Born in 1832 near Harrisburg, Pennsylvania, Robert R. McCormick had lived in Ohio, Missouri and Illinois. He engaged in various business enterprises by 1864 when failing health made him head west to Denver, Colorado. There he organized the Denver Water Company, the St. Louis and Denver Land & Mining Company,and the Denver Brewing Company. With two partners, he built the Denver Pacific Railroad from Denver to Cheyenne, Wyoming. In 1880, he was involved with five large corporations beside other business interests
McCormick married Drucilla C. in Denver, and they had a son, William R. McCormick. Robert retired in 1884, and he and his family began spending winters on Lake Worth, staying at Cap Dimick’s Cocoanut Grove House.
During the winter of 1886, he looked over Albert Geer’s property in present-day Palm Beach and asked if he might buy it. Geer answered, “I’ve been here ten years. If you give me $1,000 for each of those years, I’ll sell it.”“Sold!” was McCormick’s reply. He paid Geer $10,000, setting off the first real estate boom. Seven years later, he sold the property to Henry M. Flagler for $75,000.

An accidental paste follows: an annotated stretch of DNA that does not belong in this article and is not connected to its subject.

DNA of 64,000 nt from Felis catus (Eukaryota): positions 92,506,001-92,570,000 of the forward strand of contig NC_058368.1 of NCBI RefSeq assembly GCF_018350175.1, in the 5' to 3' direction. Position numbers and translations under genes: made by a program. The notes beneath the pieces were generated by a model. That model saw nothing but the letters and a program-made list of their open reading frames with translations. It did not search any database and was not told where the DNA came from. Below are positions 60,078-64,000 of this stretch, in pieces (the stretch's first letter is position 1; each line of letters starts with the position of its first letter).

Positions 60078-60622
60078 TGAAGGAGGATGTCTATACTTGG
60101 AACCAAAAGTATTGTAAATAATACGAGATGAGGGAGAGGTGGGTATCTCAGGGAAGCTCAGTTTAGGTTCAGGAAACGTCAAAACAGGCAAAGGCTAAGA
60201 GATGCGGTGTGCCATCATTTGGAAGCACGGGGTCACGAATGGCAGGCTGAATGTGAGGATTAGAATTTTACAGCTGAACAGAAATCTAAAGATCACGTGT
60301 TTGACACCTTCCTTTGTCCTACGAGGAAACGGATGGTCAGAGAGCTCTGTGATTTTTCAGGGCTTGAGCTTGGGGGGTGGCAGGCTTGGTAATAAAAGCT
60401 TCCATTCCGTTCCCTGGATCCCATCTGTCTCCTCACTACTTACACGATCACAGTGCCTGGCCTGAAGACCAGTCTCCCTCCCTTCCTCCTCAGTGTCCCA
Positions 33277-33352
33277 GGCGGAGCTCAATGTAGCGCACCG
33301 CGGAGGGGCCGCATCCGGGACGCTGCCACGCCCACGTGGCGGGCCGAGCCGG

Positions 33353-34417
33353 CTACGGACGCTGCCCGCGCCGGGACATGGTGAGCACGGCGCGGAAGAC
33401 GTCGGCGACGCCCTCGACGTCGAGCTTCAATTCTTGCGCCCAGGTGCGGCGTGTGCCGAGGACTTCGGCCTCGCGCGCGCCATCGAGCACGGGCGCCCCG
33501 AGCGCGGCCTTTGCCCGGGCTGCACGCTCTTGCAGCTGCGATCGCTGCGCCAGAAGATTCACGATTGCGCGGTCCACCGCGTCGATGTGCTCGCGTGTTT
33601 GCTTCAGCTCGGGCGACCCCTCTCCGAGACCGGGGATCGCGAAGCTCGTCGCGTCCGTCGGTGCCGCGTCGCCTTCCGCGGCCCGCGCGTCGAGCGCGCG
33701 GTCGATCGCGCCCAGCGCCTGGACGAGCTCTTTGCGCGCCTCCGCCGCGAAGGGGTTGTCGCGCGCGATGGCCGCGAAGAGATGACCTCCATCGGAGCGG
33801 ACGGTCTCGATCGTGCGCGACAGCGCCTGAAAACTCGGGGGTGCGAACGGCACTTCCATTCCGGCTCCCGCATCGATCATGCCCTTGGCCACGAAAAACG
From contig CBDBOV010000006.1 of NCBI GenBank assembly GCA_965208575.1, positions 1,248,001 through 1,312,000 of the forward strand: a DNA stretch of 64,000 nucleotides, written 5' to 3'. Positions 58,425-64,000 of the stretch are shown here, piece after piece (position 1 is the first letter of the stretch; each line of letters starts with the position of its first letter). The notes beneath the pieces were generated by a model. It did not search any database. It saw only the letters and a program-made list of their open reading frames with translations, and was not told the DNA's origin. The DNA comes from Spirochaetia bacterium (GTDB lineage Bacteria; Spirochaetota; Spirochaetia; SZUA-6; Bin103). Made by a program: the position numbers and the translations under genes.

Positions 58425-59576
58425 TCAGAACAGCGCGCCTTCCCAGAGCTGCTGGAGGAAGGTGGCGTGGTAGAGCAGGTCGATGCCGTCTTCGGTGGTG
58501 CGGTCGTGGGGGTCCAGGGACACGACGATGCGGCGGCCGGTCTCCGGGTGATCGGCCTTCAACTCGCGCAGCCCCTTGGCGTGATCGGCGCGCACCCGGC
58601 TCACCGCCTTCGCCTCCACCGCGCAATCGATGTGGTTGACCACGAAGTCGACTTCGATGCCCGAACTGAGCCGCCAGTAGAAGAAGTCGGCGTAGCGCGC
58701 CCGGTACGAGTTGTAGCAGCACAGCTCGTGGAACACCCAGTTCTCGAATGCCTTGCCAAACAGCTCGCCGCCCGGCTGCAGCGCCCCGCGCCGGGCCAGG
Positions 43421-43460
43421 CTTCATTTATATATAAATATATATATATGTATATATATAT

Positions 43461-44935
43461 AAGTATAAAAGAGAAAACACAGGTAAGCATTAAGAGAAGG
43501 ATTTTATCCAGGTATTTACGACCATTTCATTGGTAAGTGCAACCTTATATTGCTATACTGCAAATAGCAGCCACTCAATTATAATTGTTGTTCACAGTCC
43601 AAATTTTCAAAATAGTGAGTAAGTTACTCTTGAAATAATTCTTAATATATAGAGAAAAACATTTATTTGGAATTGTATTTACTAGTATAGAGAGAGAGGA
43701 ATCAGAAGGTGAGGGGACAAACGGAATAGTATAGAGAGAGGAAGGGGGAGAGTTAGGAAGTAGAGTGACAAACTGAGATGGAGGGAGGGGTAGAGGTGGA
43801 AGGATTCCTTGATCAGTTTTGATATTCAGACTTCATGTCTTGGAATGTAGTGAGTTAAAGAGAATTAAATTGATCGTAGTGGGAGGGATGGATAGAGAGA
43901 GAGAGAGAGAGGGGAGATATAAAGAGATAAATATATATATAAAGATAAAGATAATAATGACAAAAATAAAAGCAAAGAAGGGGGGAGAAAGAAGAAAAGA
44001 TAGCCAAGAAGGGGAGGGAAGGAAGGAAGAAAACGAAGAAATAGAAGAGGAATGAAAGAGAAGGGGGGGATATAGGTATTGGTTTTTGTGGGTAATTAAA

In those seven years, he tore down the pine house the Geers had built and erected what was the finest home on the lake. Called “Lac a Mer” and later “Sea Gull Cottage,” it was a large, white, two-story frame and shingle house, with plate glass windows, wainscoted walls and tile floors. It had a solid mahogany staircase made from lumber found on the beach, but all other building materials were brought by schooner from Jacksonville. It was said to have cost McCormick $30,000.
After selling to Flagler, the McCormicks moved south to Coconut Grove and had another fine home built. R.R. McCormick, with Brown and others, founded the Bank of Bay Biscayne. McCormick retired again about 1907 and died at eighty-three years of age in 1915, preceded in death by Drucilla. Burial was in Miami City Cemetery.
Flagler lived in McCormick’s home while he was having his own mansion, “Whitehall,” built. Then he had “Sea Gull Cottage” moved to Breakers Row on the ocean, and built the Royal Poinciana Hotel on the McCormick property. In 1984, the Preservation Foundation of Palm Beach moved “Sea Gull Cottage” so that it faced the lake front.